Pelham-Windham News

Windham’s First Harvest Festival Is Community Affair

by Lynn McNamara

Windham Recreation Coordinator Cheryl Haas was pleased with the turnout for the Harvest Festival and Pumpkin Contest on Sunday.  Given that this was her first event as recreation coordinator, that the original date was rained out, and that Sunday afternoon was cold and windy, she was encouraged by the festive crowd at Griffin Park’s Multi Purpose Building. 


Ruth Belligen festively dressed to sell Halloween goodies at the Harvest Festival.
 

Recreation Committee Chairman Dennis Senibaldi treated children and their parents to hayrides around the park, while Judy Pancoast entertained the crowd with songs and invited children to dance to keep warm.  The event was a true community affair, with the Girls Scouts, Boy Scouts, Garden Club, Newcomer’s Club, Lions Club, Windham Women’s Club, and the Baseball/Softball league participating.  Children had their faces painted, decorated trick-or-treat bags and enjoyed snacks from the bake sale.

Many pumpkins were entered into the carving and decorating contests.  Winning entries as announced by Lynn and Barry Goldman of the Recreation Committee were:

  • Most Creative Individual - Isabella Capone
  • Most Creative Nutrition - the Gaudette Family
  • Most Creative Formal Attire - Shayla and Jacqueline Gale
  • Silliest - Lindsey, Riley and Papa Max Gaudette
  • Silliest Potato Head - the Forrence Family
  • Carved Spookiest - Hannah and Ryan McGrath
  • Best Carving:  first place- Madeline and Jacob Riese, second-.Jacob and Sarah Howard, third-Troy P.


Troy Dinga, 6, and Jacquelyn, 6 and a half, colored trick-or-treat bags.


Art of Japanese Flower Arranging Demonstrated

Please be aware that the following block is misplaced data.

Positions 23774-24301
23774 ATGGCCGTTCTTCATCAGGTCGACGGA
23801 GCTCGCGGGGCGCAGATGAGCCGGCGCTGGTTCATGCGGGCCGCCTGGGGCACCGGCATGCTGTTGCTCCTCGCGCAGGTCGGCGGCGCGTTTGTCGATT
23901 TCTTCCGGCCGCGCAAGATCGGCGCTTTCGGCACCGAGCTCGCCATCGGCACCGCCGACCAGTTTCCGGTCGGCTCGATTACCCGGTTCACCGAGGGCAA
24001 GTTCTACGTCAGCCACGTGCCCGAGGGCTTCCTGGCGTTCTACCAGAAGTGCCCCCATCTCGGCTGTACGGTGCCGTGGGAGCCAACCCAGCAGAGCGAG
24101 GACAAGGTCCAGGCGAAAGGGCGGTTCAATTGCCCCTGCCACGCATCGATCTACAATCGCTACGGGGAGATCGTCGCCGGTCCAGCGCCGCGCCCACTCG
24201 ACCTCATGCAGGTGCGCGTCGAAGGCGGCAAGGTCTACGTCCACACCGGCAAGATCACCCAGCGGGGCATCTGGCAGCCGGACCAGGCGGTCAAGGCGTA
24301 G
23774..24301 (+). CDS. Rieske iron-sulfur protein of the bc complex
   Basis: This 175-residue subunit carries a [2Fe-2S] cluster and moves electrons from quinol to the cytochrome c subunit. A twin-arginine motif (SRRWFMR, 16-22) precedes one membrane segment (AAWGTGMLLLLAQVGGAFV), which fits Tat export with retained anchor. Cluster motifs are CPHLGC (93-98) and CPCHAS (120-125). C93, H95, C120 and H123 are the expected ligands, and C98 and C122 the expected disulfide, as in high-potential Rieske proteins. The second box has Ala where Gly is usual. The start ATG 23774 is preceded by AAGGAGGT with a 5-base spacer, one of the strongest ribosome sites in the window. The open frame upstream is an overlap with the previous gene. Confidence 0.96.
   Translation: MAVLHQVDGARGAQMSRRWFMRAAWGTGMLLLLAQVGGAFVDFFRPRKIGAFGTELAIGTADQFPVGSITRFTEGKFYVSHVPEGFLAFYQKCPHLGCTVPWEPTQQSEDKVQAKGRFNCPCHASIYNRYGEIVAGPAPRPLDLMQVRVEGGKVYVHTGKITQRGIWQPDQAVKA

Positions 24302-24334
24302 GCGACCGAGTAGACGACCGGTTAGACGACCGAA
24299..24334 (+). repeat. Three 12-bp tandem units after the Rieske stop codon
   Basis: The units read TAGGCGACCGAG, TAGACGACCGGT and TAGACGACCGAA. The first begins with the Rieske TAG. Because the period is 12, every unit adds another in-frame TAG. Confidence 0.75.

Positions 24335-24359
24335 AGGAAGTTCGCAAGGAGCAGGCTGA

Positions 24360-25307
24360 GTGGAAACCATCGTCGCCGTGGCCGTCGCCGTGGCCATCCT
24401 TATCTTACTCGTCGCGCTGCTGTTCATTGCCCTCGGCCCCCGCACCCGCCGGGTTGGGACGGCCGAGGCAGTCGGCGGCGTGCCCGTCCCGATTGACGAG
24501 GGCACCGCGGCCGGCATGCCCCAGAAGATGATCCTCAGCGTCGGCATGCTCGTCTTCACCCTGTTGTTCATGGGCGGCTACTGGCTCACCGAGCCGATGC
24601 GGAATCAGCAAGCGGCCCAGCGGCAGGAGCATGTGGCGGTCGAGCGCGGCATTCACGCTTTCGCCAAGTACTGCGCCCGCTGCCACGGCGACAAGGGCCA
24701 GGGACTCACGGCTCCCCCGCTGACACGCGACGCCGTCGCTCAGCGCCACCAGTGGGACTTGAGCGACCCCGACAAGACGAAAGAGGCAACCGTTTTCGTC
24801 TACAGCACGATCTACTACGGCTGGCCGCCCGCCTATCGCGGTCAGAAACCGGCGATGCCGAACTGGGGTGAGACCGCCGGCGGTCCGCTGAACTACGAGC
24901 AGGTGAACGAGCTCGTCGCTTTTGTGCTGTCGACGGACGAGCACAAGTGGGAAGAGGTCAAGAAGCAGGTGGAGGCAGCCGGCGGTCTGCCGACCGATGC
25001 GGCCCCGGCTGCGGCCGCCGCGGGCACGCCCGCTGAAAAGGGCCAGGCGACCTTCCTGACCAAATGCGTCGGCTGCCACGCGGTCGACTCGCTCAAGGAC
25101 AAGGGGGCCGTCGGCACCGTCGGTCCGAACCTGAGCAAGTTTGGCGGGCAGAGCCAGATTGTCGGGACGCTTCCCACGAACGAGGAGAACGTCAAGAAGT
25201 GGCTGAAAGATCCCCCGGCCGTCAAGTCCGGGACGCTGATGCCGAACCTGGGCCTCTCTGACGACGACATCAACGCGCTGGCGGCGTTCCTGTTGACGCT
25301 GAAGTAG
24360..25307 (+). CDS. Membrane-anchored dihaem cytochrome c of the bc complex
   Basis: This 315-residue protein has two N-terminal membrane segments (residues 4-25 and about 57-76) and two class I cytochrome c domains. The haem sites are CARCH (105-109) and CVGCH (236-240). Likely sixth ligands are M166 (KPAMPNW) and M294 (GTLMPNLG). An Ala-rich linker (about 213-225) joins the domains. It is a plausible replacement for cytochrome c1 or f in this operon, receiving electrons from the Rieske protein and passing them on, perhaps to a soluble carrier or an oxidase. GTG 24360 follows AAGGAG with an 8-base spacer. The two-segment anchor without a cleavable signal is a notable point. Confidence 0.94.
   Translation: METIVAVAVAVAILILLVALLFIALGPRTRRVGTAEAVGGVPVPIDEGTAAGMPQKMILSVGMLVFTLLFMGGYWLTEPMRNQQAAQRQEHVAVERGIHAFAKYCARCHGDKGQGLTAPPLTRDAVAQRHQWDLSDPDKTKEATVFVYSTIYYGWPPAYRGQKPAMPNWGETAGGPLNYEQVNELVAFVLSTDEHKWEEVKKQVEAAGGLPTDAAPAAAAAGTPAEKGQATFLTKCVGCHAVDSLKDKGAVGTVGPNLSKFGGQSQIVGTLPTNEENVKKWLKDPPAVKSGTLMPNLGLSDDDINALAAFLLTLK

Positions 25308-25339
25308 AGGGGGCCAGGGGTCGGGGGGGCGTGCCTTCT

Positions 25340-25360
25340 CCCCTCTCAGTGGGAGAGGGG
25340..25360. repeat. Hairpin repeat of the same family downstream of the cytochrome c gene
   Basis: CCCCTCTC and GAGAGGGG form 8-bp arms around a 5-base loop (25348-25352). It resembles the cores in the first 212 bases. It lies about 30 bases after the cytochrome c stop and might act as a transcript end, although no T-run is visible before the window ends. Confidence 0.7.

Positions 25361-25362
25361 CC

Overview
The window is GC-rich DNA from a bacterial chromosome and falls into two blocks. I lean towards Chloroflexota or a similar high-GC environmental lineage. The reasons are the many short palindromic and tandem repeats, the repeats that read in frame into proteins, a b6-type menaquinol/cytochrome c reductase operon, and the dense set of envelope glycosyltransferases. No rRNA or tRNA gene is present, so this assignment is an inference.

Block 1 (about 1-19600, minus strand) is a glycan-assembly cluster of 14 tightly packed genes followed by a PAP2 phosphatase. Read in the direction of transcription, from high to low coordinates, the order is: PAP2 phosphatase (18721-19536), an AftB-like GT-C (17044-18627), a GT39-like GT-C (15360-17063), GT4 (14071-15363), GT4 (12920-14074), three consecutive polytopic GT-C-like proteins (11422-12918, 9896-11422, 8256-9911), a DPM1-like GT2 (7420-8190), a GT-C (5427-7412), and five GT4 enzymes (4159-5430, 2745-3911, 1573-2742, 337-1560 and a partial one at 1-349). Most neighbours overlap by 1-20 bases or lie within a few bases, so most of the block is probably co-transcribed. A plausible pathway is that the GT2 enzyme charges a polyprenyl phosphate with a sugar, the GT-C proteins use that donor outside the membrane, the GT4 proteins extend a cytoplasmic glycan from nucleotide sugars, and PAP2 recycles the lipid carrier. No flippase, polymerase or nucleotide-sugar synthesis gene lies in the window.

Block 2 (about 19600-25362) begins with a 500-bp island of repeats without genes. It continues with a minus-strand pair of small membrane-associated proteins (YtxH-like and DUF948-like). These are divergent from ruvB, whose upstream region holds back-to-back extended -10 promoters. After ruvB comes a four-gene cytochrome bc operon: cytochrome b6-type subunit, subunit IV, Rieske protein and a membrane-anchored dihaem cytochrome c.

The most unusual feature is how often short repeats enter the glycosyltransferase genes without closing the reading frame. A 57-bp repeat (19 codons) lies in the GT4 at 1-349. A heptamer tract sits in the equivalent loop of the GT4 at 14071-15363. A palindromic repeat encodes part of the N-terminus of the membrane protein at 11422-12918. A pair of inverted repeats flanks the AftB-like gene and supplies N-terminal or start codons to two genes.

by Lynne Ober

What better way to beat the doldrums brought on by nine straight days of rain than to learn the beautiful art of Japanese flower arranging, known as Ikebana?  Saturday a demonstration of Ikebana was held at Windham’s Nesmith Library

Masako Yatsuhashi, born in Nagasaki, Japan, holds degrees from Kwasui Women’s College and Kobe College.  Masako is a practitioner of the Ikebono school of Ikebana.  She’s the past president of the Ikenobo Ikebana Society of Boston and is also a past president of the International organization.


Windham residents Angela Duclos, Nina Thrower, Ashley Trower, 11, and Sara Duclos, 9, came dressed in traditional Japanese garment for the Ikebana demonstration.

Ikebana is considered to be a disciplined art form in which the arrangement is a living thing with nature and humanity brought together.  Practiced by both men and women, its philosophy is steeped in the development of closeness with nature.  Flowers are arranged to present a peaceful beauty that reflects the passing of time and the feelings of the flowers’ hearts.

Masako, who has given demonstrations at the New England Spring Flower Show and has taught numerous adult education classes, wove the history of Ikebana into her talk.  She showed the audience many different styles of containers and told the audience how the Japanese would view each container and why.

While any plant material can be used, the goal that distinguishes Ikebana from other approaches such as "flower arrangement" is its asymmetrical form and the use of empty space as an essential feature of the composition.  Masako talked about the sense of harmony among the materials, the container, and the setting that is essential to an Ikebana arrangement.